I knew from an early age I was different, but it wasn’t until my senior year of high school that it began to crystallize. I went to college as far away from home as possible to figure out what it meant to be gay and pretty much lived as an out gay man whenever I was away from home. This was before social media, so it was fairly easy, but I did feel disconnected from my family for quite some time. It wasn’t until I graduated law school that I felt comfortable telling my parents, and while it was a rocky road at first, I’m grateful that we have come a long way and I’ve been able help make progress in my family’s views on LGBTQ life.
When did you become interested in the law?
When I was in high school, I was introduced to basic legal principles in a business administration class. From there, I took business law in college and was always fascinated by it. When it came time to think about graduate school, law school was a natural choice.
What inspired you to begin a career in legal recruiting?
My desire to help people undoubtedly motivated my inspiration to go to law school. While I enjoyed school, I realized that human interaction with my clients would be difficult to achieve in a law firm environment. I was a people person in a paper world, and while I tried my hand at public interest and in house practice at a fashion brand, neither felt fulfilling to me. At the same time, being the child of immigrants, I didn’t have an organic vast legal network and realized there were many diverse and minority attorneys much like myself that needed guidance beyond what was provided by law school career services departments. When I heard about the legal recruiting industry, it’s like a lightbulb went off in my head, and I immediately became invested pursuing a career in this field.
Who has had the most significant impact/influence on your career?
I have a wonderful mentor that took me under her wing and taught me not just the principles of fairness and honesty within this industry but also opened doors for me by introducing me to clients very early in my career. I will always be grateful for her taking a chance on me and planting the seeds for me to become a successful recruiter in my own right.
I knew from an early age I was different, but it wasn’t until my senior year of high school that it began to crystallize. I went to college as far away from home as possible, to figure out what it meant to be gay and pretty much lived as an out gay man whenever I was away from home. This was before social media, so it was reasonably easy, but I did feel disconnected from my family for quite some time. It wasn’t until I graduated law school that I felt comfortable telling my parents and while it was a rocky road at first I’m grateful that we have come a long way and I’ve been able to help make progress in my family’s views on LGBTQ life.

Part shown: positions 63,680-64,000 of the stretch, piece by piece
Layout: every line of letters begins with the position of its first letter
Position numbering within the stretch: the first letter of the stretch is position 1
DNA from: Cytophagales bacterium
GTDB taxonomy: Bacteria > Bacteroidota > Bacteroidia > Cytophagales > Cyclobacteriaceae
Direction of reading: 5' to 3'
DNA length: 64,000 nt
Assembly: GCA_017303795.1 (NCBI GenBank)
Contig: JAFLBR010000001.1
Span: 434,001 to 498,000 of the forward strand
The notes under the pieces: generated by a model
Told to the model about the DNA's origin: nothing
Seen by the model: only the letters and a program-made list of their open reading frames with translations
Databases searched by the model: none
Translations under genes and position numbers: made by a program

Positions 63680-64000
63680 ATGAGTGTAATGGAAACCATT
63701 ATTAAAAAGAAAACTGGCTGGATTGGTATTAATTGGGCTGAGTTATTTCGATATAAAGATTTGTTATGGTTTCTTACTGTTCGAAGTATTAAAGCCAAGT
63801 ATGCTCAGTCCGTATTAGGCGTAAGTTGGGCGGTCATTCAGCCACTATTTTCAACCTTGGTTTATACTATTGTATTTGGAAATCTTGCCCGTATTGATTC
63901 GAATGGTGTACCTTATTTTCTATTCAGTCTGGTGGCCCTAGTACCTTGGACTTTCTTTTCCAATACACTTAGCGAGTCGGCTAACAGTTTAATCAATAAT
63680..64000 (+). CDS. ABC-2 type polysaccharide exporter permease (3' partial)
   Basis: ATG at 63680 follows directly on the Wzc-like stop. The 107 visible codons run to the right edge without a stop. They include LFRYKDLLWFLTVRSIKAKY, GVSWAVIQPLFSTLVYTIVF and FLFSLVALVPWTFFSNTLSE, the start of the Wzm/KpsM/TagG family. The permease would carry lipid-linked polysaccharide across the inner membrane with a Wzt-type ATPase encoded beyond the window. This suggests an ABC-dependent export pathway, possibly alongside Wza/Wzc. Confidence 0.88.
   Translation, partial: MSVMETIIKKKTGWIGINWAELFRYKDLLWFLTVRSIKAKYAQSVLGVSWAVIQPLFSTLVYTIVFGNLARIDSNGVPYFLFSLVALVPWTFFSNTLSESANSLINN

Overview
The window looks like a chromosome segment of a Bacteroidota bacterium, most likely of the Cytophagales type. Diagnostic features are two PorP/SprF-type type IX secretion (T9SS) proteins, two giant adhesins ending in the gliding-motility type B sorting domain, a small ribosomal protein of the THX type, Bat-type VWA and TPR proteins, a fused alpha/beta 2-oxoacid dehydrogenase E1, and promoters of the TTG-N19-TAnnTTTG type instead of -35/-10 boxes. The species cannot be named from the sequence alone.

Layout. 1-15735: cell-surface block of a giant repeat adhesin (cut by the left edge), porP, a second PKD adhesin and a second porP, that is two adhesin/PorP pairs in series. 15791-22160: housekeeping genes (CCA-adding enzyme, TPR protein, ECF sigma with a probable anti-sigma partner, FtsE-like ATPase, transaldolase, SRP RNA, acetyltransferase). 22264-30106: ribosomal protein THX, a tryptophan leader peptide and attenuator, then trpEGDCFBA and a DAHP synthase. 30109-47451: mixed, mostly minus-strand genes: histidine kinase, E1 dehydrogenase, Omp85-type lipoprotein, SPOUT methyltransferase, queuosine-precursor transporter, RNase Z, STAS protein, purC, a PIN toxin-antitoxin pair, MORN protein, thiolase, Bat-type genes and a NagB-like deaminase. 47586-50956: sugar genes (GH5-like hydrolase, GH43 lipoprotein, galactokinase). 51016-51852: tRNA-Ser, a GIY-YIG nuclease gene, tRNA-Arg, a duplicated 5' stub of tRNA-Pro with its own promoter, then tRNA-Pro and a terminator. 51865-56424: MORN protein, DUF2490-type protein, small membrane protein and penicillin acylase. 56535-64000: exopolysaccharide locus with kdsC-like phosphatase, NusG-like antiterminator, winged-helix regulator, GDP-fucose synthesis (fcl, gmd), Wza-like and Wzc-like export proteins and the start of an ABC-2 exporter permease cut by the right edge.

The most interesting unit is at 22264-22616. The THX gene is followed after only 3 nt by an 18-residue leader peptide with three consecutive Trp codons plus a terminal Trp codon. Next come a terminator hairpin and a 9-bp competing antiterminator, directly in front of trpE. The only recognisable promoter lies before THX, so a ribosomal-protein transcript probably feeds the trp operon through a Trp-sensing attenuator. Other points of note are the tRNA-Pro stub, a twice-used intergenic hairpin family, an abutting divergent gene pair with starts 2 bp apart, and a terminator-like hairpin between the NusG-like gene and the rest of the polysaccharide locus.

What does pride mean to you?
We live in a world where we are in fear of being ostracized, disowned, or berated for being different. People are afraid of the unknown, and that fear yields scary actions by many ignorant folks. Pride, to me, is to live unabashedly and authentically as me, with no holds barred. It was what I strive to do every day.
How do you navigate the topic of sexual orientation in the workplace?
Luckily, I was never in the closet (for the most part) in my adult life. I found it easy to be myself at MLA (thanks, in part to Bob Major being a named, founding partner at our firm), but of course, it took some time for people to become comfortable with my life when compared to theirs. While I never had an adverse reaction to my sexuality, it certainly took time for some to warm up. All I could do was live authentically and have faith that people could come around, which they certainly did. I’m grateful to have champions in colleagues who I was initially uncomfortable around myself because they fit into stereotypes of people I didn’t have the best interactions with in high school or college. I think it goes to show that just because people are different, it doesn’t mean we can’t all get along.